9. Disney’s Caribbean Beach Resort (1988)

For the first nearly 17 years of Walt Disney World’s existence, the only lodging options guests had on property were two higher priced resorts, camping, and a handful of hotels Disney allowed other companies to manage. Under Michael Eisner’s watch, the company added 13 resorts to the Florida property, along with the Disney Vacation Club timeshare program. The second resort of the Eisner era was possibly the most revolutionary.

After the summer 1988 opening of the Grand Floridian Resort & Spa, the most opulent and expensive of the Disney hotel properties, the company opened the first “moderate” resort, Disney’s Caribbean Beach Resort, which debuted on Walt Disney World’s 17th birthday. This resort featured the same intricate theming of the deluxe resorts, though the accommodations were much less lavish and more affordably priced. Guests could immerse themselves in the Disney version of a Caribbean paradise on more of a budget.

Rooms were less like ornate hotel rooms and more like casual motel digs. A food court – albeit one with a unique Caribbean flair – replaced the finer dining of the deluxe properties. The Caribbean Beach Resort shook up Disney’s hotel offerings because it allowed guests to experience Disney at a lower price point, and it paved the way for the value resorts, opening the full-blown Disney magic to even more guests.

8. Dead Poets Society (1989)

Shortly before his ousting, Ron Miller established Touchstone Pictures  as a sub-studio for more “grown up” fare. Touchstone’s first release was Splash, and though the studio won Paul Newman a long overdue Oscar for The Color of Money, most of its early output consisted of light comedies.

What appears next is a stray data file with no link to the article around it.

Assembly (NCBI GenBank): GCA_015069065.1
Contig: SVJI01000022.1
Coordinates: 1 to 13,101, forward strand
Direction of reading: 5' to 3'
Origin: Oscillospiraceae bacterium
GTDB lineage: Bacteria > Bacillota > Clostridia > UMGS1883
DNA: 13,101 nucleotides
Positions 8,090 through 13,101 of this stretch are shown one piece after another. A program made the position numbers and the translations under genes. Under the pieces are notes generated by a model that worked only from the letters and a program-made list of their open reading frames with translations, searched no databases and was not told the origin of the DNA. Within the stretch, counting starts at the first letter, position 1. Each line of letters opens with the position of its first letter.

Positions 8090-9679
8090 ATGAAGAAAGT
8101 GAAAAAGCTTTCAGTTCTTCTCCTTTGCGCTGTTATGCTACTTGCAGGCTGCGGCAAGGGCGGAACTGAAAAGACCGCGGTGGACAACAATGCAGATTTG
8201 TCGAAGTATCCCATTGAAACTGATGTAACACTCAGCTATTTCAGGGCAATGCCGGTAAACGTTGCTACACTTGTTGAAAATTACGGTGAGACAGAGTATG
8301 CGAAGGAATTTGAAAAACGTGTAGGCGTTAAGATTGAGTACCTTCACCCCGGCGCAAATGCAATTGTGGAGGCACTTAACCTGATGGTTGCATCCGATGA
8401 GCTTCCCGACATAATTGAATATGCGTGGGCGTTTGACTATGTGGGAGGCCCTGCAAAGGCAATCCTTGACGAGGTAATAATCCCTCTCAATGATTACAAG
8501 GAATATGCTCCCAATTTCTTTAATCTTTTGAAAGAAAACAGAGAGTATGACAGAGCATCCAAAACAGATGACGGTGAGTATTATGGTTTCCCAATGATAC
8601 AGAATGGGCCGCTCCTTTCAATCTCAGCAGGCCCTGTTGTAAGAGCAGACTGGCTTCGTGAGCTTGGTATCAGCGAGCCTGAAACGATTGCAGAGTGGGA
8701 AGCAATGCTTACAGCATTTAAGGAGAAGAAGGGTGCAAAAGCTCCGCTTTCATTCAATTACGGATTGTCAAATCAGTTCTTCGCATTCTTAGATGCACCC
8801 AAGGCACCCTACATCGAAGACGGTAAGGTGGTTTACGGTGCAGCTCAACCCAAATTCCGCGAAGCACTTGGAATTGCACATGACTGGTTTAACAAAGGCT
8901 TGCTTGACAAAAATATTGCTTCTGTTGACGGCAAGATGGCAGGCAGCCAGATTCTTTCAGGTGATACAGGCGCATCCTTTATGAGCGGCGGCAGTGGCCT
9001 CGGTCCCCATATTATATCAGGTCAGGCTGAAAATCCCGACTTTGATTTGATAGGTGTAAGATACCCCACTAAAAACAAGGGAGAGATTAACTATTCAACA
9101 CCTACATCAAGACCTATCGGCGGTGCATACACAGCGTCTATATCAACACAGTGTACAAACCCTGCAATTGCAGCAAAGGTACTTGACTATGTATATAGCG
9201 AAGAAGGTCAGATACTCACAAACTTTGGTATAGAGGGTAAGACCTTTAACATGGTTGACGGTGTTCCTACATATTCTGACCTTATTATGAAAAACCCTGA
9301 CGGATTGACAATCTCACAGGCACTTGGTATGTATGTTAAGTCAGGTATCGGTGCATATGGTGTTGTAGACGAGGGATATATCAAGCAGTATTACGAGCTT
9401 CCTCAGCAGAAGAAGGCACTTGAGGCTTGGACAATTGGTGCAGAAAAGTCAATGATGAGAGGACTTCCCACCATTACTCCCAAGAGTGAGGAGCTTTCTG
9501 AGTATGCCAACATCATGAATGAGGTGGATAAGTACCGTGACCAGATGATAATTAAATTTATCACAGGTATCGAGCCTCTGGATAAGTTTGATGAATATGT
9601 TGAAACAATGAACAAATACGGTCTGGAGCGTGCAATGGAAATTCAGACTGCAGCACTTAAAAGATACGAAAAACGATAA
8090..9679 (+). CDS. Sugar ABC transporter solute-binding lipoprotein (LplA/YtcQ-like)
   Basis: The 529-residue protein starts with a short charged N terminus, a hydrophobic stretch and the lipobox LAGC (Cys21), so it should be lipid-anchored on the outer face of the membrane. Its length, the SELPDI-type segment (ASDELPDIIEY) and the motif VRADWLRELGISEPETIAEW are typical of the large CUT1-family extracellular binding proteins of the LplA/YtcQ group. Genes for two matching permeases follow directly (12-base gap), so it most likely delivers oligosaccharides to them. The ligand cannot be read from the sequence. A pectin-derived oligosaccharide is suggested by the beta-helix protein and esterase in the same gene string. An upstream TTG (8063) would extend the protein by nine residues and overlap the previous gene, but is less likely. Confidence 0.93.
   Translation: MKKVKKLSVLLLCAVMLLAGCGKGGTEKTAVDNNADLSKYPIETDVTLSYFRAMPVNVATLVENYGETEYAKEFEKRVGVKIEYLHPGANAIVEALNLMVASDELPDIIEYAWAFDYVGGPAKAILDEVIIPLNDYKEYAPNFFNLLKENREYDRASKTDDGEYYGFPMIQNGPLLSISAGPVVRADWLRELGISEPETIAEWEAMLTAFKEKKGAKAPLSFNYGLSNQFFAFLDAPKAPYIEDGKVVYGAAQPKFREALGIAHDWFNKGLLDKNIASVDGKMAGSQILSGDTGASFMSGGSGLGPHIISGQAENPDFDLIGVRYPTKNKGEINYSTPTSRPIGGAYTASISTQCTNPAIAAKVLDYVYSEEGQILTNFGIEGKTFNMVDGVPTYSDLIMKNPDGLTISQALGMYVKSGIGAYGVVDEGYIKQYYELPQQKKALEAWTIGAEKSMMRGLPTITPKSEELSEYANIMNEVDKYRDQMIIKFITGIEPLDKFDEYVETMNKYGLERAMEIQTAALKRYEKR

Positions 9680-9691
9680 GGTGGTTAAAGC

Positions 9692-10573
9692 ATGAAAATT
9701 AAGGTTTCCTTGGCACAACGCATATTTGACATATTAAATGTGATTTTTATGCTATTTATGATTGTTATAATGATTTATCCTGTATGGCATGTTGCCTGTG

Once Eisner and Wells took over, Touchstone Pictures got a little more serious (think: more dramas, less Bette Midler). One of the earliest Touchstone features greenlit under Eisner was a drama about a boys’ prep school starring Robin Williams as an unconventional yet inspirational teacher.

Dead Poets Society won Touchstone its first Oscar under Eisner and Wells’ watch – for Best Original Screenplay — and solidified the dramatic acting chops that Williams had shown in flashes beforehand. Touchstone would go on to make more substantive pictures, and Eisner would oversee Disney’s acquisition of Miramax Pictures to generate more Oscar bait.

7. Disney’s Wilderness Lodge (1994)